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Times Staff Writer

Such is the mercurial nature of television that the hottest writer-producer in town today didn’t even get his previous show on the air. Such is also the nature of the medium that now that he is hot, ABC has decided to let the earlier attempt be seen.

“Long Time Gone,” airing at 9 tonight on Channels 7 and 42, is the series pilot that Glenn Gordon Caron wrote and produced for ABC in 1984. The network’s programming executives didn’t buy it and sent Caron off to work up something else.

He returned with “Moonlighting.”

Looking at “Long Time Gone” now, it’s easy to see why ABC wasn’t thrilled with the show but would have been anxious to maintain a relationship with Caron.

On the down side, the principal character is thoroughly dislikable. Try as actor Paul Le Mat might to give him a goofy sort of charm, he can’t hide the fact that the guy is lazy, irresponsible, gambles beyond his limits, hasn’t seen his son or contributed child support since he ran out on his marriage nine years earlier and is basically inept when functioning at all as a private detective.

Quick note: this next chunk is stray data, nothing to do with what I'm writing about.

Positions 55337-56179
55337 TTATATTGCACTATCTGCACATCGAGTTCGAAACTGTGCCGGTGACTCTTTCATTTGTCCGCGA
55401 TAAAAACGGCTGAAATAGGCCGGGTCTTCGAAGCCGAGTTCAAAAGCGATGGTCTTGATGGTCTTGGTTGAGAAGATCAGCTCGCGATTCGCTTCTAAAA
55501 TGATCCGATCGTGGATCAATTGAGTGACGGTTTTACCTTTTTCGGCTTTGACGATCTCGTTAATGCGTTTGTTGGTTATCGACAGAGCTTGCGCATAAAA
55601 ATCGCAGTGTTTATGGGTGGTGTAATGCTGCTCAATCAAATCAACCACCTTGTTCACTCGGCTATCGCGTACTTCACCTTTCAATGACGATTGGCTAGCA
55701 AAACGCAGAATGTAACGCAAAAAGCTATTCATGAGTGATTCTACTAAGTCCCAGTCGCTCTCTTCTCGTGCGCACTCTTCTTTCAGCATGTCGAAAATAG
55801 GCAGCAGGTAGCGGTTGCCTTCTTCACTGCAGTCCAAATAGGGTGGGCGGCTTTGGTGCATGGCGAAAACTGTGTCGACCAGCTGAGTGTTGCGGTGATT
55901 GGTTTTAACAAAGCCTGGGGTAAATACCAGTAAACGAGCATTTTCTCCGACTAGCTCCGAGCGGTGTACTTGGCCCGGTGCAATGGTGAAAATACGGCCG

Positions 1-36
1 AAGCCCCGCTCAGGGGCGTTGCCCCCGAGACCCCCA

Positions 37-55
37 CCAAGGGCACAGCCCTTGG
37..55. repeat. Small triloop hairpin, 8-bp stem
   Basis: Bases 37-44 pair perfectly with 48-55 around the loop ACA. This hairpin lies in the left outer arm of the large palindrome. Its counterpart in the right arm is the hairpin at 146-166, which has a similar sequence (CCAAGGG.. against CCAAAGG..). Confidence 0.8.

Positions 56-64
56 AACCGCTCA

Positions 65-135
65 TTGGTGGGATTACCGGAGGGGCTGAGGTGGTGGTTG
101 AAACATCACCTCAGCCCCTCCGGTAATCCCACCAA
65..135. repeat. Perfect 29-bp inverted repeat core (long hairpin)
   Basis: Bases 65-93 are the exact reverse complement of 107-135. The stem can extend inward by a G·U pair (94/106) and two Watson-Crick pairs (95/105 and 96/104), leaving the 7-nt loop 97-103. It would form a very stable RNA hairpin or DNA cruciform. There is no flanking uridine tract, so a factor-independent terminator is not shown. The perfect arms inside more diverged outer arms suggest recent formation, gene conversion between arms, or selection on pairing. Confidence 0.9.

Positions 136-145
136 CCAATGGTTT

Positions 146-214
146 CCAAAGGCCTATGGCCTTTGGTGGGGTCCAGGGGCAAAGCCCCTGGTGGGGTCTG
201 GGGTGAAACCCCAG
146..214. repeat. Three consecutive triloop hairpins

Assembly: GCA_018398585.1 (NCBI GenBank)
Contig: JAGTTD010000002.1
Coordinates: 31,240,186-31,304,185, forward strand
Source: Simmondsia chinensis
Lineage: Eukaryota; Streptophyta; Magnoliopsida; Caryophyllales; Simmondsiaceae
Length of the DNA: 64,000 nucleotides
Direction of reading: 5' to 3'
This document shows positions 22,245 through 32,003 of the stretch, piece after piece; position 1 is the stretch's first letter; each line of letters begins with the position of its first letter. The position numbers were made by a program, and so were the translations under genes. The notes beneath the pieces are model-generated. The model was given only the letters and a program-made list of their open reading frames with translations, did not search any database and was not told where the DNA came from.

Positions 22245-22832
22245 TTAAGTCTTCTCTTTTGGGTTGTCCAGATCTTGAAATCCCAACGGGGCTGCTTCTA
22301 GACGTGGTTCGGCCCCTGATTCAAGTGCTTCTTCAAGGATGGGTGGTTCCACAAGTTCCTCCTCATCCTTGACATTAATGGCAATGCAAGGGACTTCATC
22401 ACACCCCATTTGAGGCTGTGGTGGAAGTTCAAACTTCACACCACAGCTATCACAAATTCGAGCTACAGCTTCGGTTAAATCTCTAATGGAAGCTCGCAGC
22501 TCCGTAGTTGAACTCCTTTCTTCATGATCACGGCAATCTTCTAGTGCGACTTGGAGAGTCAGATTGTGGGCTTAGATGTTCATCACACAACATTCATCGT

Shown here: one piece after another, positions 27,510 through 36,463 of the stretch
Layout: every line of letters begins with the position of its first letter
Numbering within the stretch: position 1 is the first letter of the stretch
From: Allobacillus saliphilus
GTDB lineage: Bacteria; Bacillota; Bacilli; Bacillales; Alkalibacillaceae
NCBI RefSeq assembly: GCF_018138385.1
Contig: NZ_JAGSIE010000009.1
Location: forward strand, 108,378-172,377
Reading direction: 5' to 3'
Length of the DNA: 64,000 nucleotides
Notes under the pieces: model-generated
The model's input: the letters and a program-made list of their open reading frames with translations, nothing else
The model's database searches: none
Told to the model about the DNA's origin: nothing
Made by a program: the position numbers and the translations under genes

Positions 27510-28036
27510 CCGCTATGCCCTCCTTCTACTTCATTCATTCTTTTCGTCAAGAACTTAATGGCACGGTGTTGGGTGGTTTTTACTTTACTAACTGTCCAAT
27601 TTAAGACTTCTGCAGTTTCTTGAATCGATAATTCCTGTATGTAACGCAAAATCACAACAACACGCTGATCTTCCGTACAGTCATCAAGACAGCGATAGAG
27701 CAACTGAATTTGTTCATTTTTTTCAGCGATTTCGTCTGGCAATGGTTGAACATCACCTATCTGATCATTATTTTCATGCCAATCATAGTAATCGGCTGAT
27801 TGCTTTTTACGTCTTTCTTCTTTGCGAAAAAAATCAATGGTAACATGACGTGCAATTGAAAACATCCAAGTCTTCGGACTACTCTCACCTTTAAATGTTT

The plot turns on his decision to take custody of his 11-year-old son (Wil Wheaton) for two weeks, but it’s hardly magnanimous. His ex-wife pays him $500 to do it.

The guy’s a loser, in other words--not unlike “Moonlighting’s” David Addison in some respects, except that he doesn’t mask it by being hip, bright or manic.

On the upside, however, Caron’s script for “Long Time Gone” features some of the same clever writing and sassy disregard for detective show tradition that characterize “Moonlighting.” It also was directed by Robert Butler and produced by Jay Daniel, both of whom subsequently worked on “Moonlighting.”

And it is riddled with TV references--from “Leave It to Beaver” and “My Three Sons” to “MASH” and “Simon & Simon”--reflecting Caron’s awareness that television, however good or bad, is part of our common heritage.

Happily, thanks to ABC’s decision to stick with Caron even though “Long Time” was long gone, “Moonlighting” has joined that cultural heritage.